Nathan Altman. Portrait of Anna Akhmatova (1914). Oil on canvas. The Russian Museum, St. Petersburg.
Akhmatova’s third book The White Flock was published in 1917. She remained as far as possible neutral to the Bolshevik Revolution (November 1917). But her husband, from whom she had parted in 1918, was arrested and shot as a counter-revolutionary in 1921, which influenced immensely both her and her son’s life. After the publication of Anno Domini (1922), she was officially silenced until 1940. During this period she wrote critical essays and translations, worked on a long poem Requiem, devoted to the victims of Stalin’s repressions. In 1940, she was allowed to publish a collection of her previously published poems, but soon the book was withdrawn as her verse was ‘too remote from socialist reconstruction’. Her son, Lev, was arrested in 1949 and held in jail until 1956. To try to win his release, Akhmatova wrote poems in praise of Stalin and the government, but it was of no use. Later she requested that these poems not appear in her collected works.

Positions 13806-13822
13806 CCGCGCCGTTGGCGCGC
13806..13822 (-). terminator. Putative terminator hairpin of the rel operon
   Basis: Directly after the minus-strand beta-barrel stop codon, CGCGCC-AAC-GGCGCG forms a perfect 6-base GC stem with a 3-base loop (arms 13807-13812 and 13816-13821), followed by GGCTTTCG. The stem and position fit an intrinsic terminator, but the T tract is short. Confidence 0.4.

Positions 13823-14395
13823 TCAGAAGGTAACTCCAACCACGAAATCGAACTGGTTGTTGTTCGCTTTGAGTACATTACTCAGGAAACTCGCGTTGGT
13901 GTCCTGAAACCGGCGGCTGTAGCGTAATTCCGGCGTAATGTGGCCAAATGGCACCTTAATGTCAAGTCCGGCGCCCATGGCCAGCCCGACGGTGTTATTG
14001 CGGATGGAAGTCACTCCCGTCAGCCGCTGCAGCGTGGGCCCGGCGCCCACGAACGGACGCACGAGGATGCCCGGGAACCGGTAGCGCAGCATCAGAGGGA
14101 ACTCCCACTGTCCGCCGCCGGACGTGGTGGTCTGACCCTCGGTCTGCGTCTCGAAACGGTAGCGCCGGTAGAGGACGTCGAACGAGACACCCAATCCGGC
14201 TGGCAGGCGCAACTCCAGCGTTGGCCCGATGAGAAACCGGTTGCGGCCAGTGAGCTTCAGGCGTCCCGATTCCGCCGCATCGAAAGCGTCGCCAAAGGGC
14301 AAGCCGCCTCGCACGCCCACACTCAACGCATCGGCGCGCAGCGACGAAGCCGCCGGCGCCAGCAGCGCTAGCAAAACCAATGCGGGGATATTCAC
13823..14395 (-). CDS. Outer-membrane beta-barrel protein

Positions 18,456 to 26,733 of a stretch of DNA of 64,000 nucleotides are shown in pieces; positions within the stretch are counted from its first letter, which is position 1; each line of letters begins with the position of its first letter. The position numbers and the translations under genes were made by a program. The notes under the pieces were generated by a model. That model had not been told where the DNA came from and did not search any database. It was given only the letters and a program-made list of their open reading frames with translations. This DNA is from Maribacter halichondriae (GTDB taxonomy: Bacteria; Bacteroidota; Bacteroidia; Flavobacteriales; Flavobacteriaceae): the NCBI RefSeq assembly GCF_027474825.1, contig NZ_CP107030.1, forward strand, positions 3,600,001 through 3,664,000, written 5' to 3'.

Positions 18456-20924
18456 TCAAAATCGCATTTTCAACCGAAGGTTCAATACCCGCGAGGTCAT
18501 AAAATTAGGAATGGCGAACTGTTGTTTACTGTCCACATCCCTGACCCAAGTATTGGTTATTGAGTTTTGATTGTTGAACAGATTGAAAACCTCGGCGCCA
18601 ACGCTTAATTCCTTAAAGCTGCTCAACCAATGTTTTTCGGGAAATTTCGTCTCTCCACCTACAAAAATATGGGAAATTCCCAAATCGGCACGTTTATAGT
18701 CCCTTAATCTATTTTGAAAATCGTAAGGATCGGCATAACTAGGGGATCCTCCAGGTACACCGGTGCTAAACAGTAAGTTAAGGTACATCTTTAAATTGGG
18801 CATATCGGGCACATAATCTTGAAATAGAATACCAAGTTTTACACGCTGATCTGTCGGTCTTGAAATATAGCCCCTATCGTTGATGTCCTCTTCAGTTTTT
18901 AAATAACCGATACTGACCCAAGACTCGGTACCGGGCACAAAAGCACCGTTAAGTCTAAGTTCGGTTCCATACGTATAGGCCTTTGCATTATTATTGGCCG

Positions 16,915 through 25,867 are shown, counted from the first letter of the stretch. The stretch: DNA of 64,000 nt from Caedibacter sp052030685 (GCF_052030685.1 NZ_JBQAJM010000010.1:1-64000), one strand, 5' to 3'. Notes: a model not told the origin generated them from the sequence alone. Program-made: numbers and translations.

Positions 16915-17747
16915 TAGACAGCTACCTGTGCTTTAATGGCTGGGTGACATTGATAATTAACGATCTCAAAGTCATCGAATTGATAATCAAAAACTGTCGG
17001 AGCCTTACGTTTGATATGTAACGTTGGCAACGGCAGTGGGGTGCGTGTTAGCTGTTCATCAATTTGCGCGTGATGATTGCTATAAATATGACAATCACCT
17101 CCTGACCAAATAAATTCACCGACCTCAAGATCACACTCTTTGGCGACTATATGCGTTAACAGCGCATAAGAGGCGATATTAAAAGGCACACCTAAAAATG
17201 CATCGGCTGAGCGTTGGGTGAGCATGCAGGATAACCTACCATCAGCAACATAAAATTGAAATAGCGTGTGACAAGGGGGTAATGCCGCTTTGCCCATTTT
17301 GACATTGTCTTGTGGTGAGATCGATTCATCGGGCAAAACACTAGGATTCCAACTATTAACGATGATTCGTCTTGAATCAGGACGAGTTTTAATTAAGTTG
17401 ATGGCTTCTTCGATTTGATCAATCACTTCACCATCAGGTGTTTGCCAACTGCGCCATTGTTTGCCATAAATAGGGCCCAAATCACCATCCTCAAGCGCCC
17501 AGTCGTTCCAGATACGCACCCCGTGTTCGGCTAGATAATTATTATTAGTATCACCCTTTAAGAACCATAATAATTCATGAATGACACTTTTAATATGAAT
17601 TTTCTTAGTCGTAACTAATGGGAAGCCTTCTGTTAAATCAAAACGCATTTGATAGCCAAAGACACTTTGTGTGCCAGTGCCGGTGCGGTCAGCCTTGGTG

She was ‘rehabilitated’ in the late 1950s, but her works were heavily censored. Akhmatova’s later works include Poem Without a Hero and the banned Requiem (Munich, 1963), which was published in Russia in full only in 1987, a moving cycle of poems on the Stalin purges; memoirs about the artist Amedeo Modigliani, poets Alexander Blok and Osip Mandelstam.
In 1964, Akhmatova was awarded the Etna-Taormina prize (Italy) and an honorary doctorate from Oxford University (UK) in 1965. Her journeys to Sicily, England and Paris were her first travels outside Russia since 1912.